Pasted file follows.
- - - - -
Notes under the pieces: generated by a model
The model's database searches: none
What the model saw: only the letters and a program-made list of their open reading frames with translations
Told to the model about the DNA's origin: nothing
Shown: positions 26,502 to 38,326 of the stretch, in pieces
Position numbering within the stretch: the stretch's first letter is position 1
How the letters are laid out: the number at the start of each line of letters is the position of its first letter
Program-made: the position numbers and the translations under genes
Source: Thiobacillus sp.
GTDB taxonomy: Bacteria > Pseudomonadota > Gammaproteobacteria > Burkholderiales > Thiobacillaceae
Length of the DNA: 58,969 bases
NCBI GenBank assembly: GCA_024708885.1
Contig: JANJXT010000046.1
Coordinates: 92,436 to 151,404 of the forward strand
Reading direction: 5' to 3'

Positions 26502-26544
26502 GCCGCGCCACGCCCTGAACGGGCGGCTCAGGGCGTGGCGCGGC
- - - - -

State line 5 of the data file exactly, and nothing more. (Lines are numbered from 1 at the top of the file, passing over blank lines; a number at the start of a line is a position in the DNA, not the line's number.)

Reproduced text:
Shown: positions 26,502 to 38,326 of the stretch, in pieces